Had forgotten this thread as quickly as i left it, but Vicki said Kimbers was upset at being called a Cretin so i've come back, although as my previous lack of interest or belief in the content may have hinted, i have not read any of the long multi paragraph posts since my last, and intended only visit, all partial and well informed stuff i'm sure.

It's your right to be Naive Kimbers, I'm naive about many things myself, I'm just not about to start a thread on them as i'd look like an absolute cretin.

As you can see, I said that if I started such a thread then in fact I would be a Cretin, i did not call you a Cretin, but said that I could be, had i done the same as you.

smile.png

Did your teachers not teach you to read?

harhar.gif

Like you fairly (and very wisely i might add) said a while back, it's a 'pub for people that can't get to the pub', which as someone that goes out, i'm really very happy about, as nobody really wants to finish a days work then stand at the bar listening to long 'stated as fact' opinion driven speeches, clapped by a small gathering of guys that meet up to 'put the world to rights', there are pubs like that in town - pubs i don't go in! There has to be a reason for me to want to sit at the laptop, log on, and read this stuff.

Anyhow, i did not call you a Cretin, i called you Naive, but then went on to call myself Naive.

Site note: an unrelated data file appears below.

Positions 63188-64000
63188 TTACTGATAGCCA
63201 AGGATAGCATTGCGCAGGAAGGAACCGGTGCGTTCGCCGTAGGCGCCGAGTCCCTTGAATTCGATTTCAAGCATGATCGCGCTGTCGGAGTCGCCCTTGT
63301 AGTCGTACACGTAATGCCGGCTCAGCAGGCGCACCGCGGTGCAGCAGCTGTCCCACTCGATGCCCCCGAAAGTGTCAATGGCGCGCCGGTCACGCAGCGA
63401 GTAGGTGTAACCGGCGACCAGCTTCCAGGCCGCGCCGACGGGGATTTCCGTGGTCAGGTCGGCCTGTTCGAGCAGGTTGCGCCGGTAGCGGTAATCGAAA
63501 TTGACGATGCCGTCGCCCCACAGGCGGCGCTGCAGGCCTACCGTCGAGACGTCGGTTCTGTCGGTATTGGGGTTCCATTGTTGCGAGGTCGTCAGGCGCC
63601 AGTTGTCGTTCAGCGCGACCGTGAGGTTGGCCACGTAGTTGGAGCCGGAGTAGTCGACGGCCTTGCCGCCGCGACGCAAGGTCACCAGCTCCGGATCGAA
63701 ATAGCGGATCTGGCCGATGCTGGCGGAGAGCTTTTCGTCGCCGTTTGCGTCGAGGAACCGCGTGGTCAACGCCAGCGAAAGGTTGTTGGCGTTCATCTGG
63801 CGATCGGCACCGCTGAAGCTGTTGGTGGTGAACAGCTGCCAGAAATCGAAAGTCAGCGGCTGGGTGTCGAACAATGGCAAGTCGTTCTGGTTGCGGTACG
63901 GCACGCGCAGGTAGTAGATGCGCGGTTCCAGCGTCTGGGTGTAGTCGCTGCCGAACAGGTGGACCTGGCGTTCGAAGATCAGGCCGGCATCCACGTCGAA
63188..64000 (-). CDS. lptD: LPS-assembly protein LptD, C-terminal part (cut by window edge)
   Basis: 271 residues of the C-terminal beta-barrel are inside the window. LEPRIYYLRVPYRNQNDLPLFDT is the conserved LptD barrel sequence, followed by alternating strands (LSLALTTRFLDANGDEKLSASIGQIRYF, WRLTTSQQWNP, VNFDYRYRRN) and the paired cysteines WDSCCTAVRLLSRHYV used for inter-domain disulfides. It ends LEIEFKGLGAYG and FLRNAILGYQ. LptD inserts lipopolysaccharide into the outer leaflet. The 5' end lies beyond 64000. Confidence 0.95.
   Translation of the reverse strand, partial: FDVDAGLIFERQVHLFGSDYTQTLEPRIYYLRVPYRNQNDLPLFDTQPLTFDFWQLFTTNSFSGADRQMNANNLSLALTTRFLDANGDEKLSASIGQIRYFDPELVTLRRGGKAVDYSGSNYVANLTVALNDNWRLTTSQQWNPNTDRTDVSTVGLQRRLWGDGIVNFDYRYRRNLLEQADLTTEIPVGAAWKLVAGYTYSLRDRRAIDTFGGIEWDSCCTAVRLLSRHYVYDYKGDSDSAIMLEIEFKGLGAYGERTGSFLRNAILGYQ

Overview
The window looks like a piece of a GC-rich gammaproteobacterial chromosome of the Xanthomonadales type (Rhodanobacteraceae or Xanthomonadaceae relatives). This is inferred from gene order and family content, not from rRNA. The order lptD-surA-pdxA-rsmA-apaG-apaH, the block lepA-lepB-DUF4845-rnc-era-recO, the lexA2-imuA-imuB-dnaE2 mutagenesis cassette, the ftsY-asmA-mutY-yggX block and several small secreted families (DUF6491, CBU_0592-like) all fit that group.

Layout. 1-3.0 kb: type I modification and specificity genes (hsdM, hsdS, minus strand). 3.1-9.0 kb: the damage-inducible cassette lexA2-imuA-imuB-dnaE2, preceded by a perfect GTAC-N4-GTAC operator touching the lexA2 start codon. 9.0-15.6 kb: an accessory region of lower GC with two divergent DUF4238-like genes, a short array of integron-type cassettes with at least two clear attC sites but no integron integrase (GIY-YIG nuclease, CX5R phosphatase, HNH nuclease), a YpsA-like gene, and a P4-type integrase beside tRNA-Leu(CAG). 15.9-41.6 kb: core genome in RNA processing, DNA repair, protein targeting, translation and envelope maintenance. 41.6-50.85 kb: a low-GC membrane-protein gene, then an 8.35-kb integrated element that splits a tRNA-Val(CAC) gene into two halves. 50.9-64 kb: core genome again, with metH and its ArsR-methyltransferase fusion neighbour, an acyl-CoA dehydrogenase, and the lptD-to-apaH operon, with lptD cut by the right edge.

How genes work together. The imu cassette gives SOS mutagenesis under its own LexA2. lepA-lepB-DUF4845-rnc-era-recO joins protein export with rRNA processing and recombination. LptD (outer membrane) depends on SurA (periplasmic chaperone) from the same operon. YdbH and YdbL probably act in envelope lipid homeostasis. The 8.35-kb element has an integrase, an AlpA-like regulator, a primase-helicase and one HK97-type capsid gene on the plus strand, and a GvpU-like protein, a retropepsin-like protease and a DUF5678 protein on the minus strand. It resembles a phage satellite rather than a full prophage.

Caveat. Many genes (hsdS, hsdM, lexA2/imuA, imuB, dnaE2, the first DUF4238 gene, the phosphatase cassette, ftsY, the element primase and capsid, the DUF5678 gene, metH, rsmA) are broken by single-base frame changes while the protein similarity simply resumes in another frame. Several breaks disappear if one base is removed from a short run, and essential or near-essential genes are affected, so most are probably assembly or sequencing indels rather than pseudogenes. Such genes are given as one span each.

See, Two negatives is a plus!

biggrin.png

Honestly mate, you are nearly as big a w4nker as me...

Edited by Paul C
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I suppose a w*nker is better than a cretin, at least it's an honest :P

Paul, I know how you feel about my posts when it comes to politics, economy etc. But I genuinely enjoy talking about things and hearing other's views....even your extremist anti-view views.rambo.gif

As for teachers, I am sitting at home instead of being out on the road selling cars and doing my bit to get the economy going. Nuff said!

Possibly save your life. Check out this website.
http://everyman-campaign.org/

 

Distributor for 'Every Male' grooming products. (Discounts for any TLF members hairier than I am!)

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What about the people sitting at home who should be having operations because NHS workers are on strike. Over 5000 operations cancelled.

Why is it always teachers that people complain about??

As it happens my wife's school is working with children in - no staff are striking.

Dave - 2000 Sport 350
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Because Teachers are the ones who moan the most, a group of Teachers are called a "Whinge" ;)

Amateurs built the Ark

Professionals built the Titanic

"I haven't ridden in cars pulled by cows before" "Bullocks, Mr.Belcher" "No, I haven't, honestly"

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  • 3 months later...

Sorry to drag this up again.

Just watched an Interesting program on ITV tonight regarding public ( not just teachers ) vs private sector workers & basically the public sector worker is still better off in every aspect including better life time earnings which has always been the public sector argument for better pensions / holidays etc (i.e. they earn less so deserve more benefits to make up for it )

In my opinion we are all finding it hard, some more than others but most private sector workers do not dare to go on strike.

The self employed ( like me ) cannot go on strike & I'll be working until I drop the way things are going !